India serves as a research base for Boston Scientific from where it develops products for emerging markets. (Image source: Flickr) Photograph:( Others )
The move was part of an aggressive push by the Modi government to make life-saving drugs and devices more affordable. || ||
Boston Scientific Corp stands to lose millions of dollars on its high-end heart stent in India after a government panel rejected its request to increase a cap on the price that it can charge for the device.
Prime Minister Narendra Modi's government in February slashed prices of drug-releasing stents, small mesh devices used to pop open blocked arteries, by as much as 75 per cent, setting a price cap of 29,600 rupees ($450). The move was part of an aggressive push by the government to make life-saving drugs and devices more affordable.
The panel's rejection comes amid a growing tussle between medical device makers and the Indian government. Industry is worried that price ceilings could be introduced on other medical devices as well, eating into their future profits and growth.
In letters sent to government agencies in March and April, Boston Scientific argued that the cap was much lower than what it cost the company to import the device, called Synergy, and would lead to losses of at least $7 million this year.
The company asked for the price cap to be raised to around 75,000 rupees ($1,160), higher than its cost of 48,877 rupees. It argued that the government had ignored the "exhaustive and persuasive" data which demonstrated Synergy's superiority, according to the letters, which have not been reported previously.
Although India accounts for just a fraction of Boston Scientific's global drug-releasing stent sales of $1.2 billion, the Synergy stent is seen by analysts as one of the key growth drivers for the Marlborough, Massachusetts-based company.
India also serves as a research base for Boston Scientific from where it develops products for emerging markets.
A panel of the country's federal drug pricing authority rejected the request on Monday, saying there was "no major innovation" involved in the stent to warrant a higher price. The final decision will be taken by the federal health ministry.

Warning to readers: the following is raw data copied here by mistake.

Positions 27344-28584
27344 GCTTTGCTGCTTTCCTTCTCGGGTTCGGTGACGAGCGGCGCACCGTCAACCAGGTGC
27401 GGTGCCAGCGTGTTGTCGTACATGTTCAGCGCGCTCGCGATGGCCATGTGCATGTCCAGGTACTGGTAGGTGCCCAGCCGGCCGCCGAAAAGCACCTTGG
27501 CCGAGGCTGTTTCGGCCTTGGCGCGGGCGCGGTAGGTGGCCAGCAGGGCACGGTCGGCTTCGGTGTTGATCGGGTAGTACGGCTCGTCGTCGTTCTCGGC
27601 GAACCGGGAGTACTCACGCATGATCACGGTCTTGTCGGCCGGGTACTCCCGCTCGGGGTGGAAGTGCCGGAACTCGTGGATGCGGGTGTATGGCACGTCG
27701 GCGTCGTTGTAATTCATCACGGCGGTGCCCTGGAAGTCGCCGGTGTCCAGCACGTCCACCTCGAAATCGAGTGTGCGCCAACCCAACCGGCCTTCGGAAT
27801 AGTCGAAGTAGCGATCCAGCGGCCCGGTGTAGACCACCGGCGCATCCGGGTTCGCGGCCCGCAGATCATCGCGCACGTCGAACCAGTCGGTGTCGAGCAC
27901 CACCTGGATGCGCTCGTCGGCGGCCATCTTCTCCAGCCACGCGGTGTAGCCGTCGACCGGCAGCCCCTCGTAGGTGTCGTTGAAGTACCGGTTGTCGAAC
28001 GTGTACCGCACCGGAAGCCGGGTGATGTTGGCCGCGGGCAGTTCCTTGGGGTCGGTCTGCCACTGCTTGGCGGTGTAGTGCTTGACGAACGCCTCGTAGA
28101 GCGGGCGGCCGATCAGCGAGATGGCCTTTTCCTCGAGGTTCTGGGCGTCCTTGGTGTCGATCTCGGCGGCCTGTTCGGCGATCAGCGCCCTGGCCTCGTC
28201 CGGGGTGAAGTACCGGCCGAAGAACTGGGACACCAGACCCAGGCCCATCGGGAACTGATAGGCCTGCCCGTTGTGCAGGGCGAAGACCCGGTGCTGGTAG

A Boston Scientific spokeswoman said the company "will continue to engage in a constructive dialogue with the government on the availability of our next generation stents". Public health advocates defend the government's moves, saying the industry charges exorbitant prices for essential, life-saving drugs and medical devices.
Modi's government has already announced price curbs on drugs used to treat critical ailments such as cancer, HIV/AIDS and diabetes.
Before the price order on stents, Boston Scientific's Synergy stent used to cost 195,000 rupees ($3,000) in India, according to the letters.
Denny John, a public health expert at the Campbell Collaboration, said the government should ask Boston Scientific how it could offer to settle for a price cap of around 75,000 rupees for a stent that it used to sell for 195,000 rupees before the government order.
The company did not answer questions about pricing.
Some experts defended the industry. Shamika Ravi, senior fellow at Brookings India, said price caps reduce incentives in the private market for innovation. "Long-term it will bite patients in a much bigger way as it dries competition," Ravi said.
Boston Scientific competes with Abbott and Medtronic in India's $500 million stent market, where about 500,000 such devices were used in 2015. It sold nearly 5,000 Synergy stents in India last year.
"The operations, careers of employees, training and education on the latest techniques for better patient care, new innovations will all be effected in this environment," the company wrote in a March 6 letter to India's drug pricing regulator.
In representations, which add up to nearly 200 pages and include court documents and clinical studies, the company had cited examples of court orders where judges set aside price fixation orders. It told the health ministry that it had the right to avail "other remedies" under Indian laws.